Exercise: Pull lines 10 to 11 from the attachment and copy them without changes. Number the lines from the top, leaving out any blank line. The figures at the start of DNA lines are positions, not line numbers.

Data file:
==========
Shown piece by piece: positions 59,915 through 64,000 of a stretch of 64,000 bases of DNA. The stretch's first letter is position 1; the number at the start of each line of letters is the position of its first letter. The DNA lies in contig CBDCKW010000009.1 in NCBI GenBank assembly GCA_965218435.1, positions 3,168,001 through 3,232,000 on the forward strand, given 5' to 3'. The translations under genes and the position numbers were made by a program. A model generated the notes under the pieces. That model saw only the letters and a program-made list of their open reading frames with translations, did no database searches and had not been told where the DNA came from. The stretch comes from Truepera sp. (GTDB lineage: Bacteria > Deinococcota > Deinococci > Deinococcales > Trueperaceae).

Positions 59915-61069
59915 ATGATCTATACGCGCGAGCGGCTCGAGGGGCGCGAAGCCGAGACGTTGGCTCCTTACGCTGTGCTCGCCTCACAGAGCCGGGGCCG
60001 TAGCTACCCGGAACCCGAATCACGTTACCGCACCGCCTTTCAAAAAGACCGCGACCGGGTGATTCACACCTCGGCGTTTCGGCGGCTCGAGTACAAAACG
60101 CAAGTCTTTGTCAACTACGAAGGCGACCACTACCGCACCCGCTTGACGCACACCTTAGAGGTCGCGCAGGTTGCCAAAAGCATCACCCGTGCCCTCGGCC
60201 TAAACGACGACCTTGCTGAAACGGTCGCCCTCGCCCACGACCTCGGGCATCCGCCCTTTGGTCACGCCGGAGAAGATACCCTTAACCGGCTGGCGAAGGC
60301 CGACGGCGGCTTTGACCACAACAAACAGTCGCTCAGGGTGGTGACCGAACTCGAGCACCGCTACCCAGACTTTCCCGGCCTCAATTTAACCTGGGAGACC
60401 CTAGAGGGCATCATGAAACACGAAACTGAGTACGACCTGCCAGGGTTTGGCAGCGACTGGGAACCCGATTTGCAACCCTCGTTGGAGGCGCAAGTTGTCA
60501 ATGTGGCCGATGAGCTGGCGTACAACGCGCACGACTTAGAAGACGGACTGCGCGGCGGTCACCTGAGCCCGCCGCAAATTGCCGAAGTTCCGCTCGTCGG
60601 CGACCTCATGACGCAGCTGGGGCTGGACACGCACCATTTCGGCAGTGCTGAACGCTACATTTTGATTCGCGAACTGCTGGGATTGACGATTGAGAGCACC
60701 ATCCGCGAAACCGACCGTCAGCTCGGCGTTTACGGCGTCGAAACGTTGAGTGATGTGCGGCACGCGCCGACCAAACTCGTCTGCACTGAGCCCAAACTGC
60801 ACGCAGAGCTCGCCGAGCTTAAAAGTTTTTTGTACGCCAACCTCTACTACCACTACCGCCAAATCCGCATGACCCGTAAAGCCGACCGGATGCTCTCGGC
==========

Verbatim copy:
60601 CGACCTCATGACGCAGCTGGGGCTGGACACGCACCATTTCGGCAGTGCTGAACGCTACATTTTGATTCGCGAACTGCTGGGATTGACGATTGAGAGCACC
60701 ATCCGCGAAACCGACCGTCAGCTCGGCGTTTACGGCGTCGAAACGTTGAGTGATGTGCGGCACGCGCCGACCAAACTCGTCTGCACTGAGCCCAAACTGC